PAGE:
Lizzie squinted, struggling to see better.
No, no . . .
Chanting voices murmured like ghosts on the breeze and with them came the frail, distant cries of the infant.
Lizzie took a breath to cry out but the child was already tumbling through the air, head over feet, swallowed by the fire before it even began its descent.
Cries of agony came from every direction, piercing the darkness in which vague shapes writhed and shifted, and there was an odd sound from overhead, a sound like wings flapping, very big wings. Lizzie looked up at the thick, greasy darkness, but saw nothing. When she lowered her eyes, they fell on something in the darkness to her left. It looked like . . . could it be ... a pile of bodies! She looked closer, squinting and--
--Lizzie screamed, a keening wail, uncontrollable, clutching at her lungs like rat's claws and she looked into Hester's dead eyes again and--
--the two girls began to rise, leaving the corpses below them, lifting weightlessly on the black air and hovering over the fire-breathing craters, unnoticed by those below, some of whom ran for cover, always looking upward, while others fought, beating one another with spiked clubs and heavy chains, while still others walked through the darkness slowly and at ease, the hems of their dirty white robes slapping gently at their feet.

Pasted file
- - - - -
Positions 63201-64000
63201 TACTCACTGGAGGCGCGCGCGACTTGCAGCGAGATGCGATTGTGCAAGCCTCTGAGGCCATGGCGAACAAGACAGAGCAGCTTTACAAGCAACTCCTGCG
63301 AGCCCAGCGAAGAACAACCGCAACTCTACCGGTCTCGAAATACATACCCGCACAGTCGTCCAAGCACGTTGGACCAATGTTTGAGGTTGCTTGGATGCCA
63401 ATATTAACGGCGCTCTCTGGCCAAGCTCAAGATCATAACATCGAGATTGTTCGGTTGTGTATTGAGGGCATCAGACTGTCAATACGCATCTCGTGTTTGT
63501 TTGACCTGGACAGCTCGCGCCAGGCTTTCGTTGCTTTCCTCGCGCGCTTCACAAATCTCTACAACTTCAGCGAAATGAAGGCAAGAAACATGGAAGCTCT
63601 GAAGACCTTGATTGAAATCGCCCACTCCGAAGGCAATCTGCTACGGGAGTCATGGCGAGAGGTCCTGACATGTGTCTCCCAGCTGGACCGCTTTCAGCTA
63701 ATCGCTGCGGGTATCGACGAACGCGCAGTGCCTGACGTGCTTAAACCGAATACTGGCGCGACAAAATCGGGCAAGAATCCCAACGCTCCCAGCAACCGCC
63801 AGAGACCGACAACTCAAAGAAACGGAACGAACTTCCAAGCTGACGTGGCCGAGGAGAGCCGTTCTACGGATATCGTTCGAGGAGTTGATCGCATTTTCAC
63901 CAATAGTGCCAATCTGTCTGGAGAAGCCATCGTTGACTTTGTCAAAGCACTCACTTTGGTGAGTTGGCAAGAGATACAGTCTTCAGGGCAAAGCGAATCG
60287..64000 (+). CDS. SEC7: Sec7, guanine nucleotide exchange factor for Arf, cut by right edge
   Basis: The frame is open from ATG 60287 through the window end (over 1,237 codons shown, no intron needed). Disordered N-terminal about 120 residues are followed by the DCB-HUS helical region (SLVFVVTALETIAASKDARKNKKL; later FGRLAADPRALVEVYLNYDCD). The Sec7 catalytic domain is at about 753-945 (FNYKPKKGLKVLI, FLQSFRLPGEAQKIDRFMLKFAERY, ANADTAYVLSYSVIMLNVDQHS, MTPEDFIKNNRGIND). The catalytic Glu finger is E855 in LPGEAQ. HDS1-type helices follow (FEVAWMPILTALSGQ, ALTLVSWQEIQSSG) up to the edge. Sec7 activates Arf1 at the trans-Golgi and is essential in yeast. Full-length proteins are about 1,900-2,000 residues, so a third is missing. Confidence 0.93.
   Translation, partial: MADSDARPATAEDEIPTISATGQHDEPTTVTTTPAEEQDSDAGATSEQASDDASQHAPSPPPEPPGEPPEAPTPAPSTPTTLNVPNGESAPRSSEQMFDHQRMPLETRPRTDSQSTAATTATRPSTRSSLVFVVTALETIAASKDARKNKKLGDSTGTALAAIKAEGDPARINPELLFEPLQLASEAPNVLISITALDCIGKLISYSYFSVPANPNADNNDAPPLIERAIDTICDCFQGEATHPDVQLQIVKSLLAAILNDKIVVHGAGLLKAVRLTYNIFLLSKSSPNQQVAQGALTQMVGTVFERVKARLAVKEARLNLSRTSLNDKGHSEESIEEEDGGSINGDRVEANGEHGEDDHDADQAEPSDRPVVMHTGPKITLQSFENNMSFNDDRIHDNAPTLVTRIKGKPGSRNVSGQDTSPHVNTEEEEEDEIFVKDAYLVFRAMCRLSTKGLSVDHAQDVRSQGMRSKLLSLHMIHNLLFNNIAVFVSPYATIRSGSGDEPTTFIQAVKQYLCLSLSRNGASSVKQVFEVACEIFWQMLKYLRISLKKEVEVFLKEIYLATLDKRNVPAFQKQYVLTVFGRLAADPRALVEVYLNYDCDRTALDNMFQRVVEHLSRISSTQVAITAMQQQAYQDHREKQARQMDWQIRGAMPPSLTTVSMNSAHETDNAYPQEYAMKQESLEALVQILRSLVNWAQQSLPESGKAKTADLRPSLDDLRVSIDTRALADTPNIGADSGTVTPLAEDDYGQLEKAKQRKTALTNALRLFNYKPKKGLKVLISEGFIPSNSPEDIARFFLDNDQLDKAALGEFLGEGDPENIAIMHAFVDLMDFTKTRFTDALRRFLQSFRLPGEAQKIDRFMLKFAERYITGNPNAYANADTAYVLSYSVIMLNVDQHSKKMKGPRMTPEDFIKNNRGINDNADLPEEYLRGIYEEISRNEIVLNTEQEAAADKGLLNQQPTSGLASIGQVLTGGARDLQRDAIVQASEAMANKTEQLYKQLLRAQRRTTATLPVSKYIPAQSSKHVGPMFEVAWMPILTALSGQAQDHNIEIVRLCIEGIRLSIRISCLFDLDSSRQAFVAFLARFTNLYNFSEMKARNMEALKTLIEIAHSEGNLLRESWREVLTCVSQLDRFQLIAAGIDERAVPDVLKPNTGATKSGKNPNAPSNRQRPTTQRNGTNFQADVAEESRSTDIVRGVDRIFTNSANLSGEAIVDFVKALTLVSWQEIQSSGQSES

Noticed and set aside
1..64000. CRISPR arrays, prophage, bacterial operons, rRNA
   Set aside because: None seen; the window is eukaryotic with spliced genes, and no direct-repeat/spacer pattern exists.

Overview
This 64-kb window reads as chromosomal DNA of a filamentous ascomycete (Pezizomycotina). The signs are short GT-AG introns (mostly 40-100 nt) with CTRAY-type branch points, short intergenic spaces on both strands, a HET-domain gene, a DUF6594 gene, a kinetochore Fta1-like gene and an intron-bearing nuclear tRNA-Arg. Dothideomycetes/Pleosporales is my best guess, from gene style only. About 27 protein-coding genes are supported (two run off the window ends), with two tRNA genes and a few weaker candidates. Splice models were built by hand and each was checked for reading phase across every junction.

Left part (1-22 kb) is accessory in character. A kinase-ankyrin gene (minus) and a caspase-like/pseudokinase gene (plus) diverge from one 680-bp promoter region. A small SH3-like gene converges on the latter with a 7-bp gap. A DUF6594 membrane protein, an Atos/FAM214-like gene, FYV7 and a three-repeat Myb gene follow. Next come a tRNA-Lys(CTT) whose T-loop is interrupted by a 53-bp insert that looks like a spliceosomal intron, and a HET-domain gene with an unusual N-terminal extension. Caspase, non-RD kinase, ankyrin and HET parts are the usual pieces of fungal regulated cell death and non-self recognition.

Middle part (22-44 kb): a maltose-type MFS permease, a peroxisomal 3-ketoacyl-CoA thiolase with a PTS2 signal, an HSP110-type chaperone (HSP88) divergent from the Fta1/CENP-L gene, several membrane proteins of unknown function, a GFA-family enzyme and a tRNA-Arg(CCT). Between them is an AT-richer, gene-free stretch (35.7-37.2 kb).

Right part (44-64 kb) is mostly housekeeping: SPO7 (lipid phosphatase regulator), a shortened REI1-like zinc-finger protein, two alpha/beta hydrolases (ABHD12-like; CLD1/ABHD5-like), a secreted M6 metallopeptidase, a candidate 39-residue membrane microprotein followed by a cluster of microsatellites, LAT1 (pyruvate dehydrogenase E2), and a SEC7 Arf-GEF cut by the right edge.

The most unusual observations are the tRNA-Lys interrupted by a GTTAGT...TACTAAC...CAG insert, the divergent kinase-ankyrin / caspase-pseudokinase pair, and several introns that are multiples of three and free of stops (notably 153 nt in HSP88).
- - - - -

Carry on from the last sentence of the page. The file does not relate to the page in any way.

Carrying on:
Dim lights glowed in the windows of battered houses while black smoke billowed from others.
Cries of pain and death rose toward them in voices young and old.
They began to move faster and faster until all below them was a dark, muddy blur and Lizzie managed to stop her screaming, lower it to a few deep, gripping sobs, and when she looked down again, they were slowing, descending over a mountain topped with red-streaked snow and on the other side of the mountain was--
It was a pretty house, a big white U, filled with light, but it made Lizzie want to vomit because--
--the light was black. It was not real light, not good light, not the light Lizzie knew, that you could read by or warm to, but a light that was made of darkness, a cancerous light, thick and smothering, and as they drew closer to the house Lizzie began to cry harder, on the verge of screaming again, because coming from the house, she heard--
But it was not happy laughter.
They passed over the clean white roof of the house until they were floating over dense, dark green woods, falling lower and lower until--
--they were below the high tops of the trees, darting back and forth to avoid them, lower and lower until--
--they were just inches above the ground and ahead of them, Lizzie saw--
--a cave filled with blackness, and they shot through the opening, plunging deep into the darkness until--
--Lizzie saw a faint blue glow ahead of them that grew brighter as they shot deeper into the cave and the light made her ill, made her tremble because, like the light in the house, it was wrong, it was unnatural, and she began to scream as she turned and looked into Hester's eyes, lifeless flat eyes with something lurking behind them, something that slithered and settled, waiting patiently and--
--through Hester's mouth, it spoke:
"The child is mine, and through her I will bring about what is to be. Let . . . her . . . alone!"
Hester released Lizzie's head and Lizzie fell back in the gravel, limp as a springless puppet.
The playground was suddenly as it had been an instant before.
Children were playing.
A gentle rain began to fall.
Lizzie Dayton wet her pants. . . .